Students bring community of Derby together to raise awareness of dementia at NHS Change Day

13 March 2015

Students from the University of Derby, dementia champions and campaigners, NHS staff and citizens joined together on Wednesday (March 11) for the East Midlands regional NHS Change Day conference.

170 people attended the conference which was held at the University's Kedleston Road site in Derby and organised by students within the College of Health and Social Care.

NHS Change Day is a grassroots movement of hundreds of thousands of healthcare workers, patients, carers, volunteers and members of the public. A series of events took place throughout the UK to raise awareness of dementia and its impact on sufferers and their loved ones.

Speakers at the University of Derby included: Joan Pons Laplana, NHS Nurse and Change Day 'Hubbie' (Change Day volunteer), Tommy Whitelaw, dementia carer and campaigner, and Andy Tysoe, a Clinical Nurse Specialist in dementia and nationally renowned speaker.

Tommy Whitelaw said of the day: "It's all about people. These are the next generation. It is really important to bring people together to talk about dementia. The relationships of the people we met and the stories they shared made for a wonderful day."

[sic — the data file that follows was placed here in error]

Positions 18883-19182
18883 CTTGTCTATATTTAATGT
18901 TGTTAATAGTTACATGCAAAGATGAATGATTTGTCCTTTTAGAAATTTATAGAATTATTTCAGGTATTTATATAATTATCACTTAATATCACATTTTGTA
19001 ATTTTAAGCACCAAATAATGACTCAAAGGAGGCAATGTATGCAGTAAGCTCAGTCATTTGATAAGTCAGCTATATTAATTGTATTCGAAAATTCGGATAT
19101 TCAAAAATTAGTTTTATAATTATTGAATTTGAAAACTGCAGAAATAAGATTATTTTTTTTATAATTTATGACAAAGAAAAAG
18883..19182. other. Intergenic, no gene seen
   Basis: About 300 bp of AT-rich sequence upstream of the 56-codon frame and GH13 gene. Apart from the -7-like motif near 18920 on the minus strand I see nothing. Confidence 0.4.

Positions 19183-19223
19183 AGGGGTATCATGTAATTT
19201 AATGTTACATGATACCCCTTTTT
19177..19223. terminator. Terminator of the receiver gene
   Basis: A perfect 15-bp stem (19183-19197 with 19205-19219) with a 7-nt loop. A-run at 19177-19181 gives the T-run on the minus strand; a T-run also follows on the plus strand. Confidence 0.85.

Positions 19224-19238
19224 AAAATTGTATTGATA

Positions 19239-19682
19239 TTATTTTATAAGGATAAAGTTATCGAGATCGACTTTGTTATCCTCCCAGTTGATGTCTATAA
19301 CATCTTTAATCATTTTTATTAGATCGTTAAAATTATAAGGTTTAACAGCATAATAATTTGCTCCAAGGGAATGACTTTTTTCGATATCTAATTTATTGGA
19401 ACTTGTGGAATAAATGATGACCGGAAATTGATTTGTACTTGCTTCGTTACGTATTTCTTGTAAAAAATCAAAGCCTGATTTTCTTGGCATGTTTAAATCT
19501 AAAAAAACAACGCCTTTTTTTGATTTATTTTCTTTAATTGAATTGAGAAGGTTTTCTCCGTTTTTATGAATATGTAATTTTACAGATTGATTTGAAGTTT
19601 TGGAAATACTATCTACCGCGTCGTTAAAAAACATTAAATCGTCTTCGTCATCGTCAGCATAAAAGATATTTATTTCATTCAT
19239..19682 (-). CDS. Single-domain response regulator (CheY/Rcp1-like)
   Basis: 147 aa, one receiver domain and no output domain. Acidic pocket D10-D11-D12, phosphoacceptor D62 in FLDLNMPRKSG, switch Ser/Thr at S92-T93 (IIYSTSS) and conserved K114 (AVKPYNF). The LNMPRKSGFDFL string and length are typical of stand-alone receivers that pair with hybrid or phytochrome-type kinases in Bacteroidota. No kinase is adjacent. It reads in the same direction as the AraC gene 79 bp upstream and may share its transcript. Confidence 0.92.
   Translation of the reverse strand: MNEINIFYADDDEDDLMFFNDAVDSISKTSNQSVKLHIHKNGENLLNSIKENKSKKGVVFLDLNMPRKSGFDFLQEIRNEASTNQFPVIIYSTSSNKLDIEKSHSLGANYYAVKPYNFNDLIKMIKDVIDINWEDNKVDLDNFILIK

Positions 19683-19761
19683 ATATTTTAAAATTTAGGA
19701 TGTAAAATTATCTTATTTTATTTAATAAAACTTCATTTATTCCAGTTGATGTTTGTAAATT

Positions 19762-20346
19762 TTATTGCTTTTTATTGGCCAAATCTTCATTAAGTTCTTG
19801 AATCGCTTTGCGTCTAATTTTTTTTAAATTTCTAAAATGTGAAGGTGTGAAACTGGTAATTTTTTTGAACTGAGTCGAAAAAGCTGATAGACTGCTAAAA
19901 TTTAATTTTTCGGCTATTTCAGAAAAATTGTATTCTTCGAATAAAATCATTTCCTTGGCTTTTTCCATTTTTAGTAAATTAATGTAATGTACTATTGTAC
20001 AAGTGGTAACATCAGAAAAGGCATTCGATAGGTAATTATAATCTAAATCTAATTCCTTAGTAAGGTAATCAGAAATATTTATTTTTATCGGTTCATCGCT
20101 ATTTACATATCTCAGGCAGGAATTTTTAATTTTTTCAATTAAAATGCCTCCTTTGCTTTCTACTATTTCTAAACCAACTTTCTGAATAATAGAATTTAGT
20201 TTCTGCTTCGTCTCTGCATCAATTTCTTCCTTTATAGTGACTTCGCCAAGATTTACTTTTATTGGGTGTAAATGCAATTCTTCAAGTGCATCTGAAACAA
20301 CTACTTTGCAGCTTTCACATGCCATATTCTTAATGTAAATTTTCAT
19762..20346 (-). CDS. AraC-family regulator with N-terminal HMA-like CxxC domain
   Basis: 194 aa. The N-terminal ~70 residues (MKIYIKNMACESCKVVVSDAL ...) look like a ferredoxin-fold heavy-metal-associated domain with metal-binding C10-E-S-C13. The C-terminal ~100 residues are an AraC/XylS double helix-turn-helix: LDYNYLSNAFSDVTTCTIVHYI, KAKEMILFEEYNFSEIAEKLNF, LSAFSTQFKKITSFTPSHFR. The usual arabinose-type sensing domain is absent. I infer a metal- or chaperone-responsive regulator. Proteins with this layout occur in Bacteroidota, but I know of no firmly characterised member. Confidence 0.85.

The day consisted of dementia awareness sessions, a street party and finished with a 'Marryoke', filmed and edited by the students.

Collette Vickers, who studies BSc (Hons) Adult Nursing at the University, was one of the many students who helped to organise the conference. She added: "The NHS Change Day was an inspirational and thought provoking day. Each of the speakers had the audience in laughter and tears, discussing their personal experiences with dementia.

NHS Change Day

"We hope that this event has inspired people to share their stories and encouraged those who work with dementia sufferers to listen to their patients' stories to make a difference. The nursing students involved in organising the day have each gained valuable experience for the future and are already asking what the next project will be."

David Foreman, Senior Lecturer in Nursing at the University helped the students organise the conference. He said: "The prospects of putting on an event that was open for anyone to attend was a challenge. It took commitment from the students to fit the planning of this event around their studies. They all worked hard throughout the day and demonstrated the true values of nursing.

"Our ambition was that if we could enable one person who attended to make a difference to the lives of the people they work with it would be a success, and it truly was."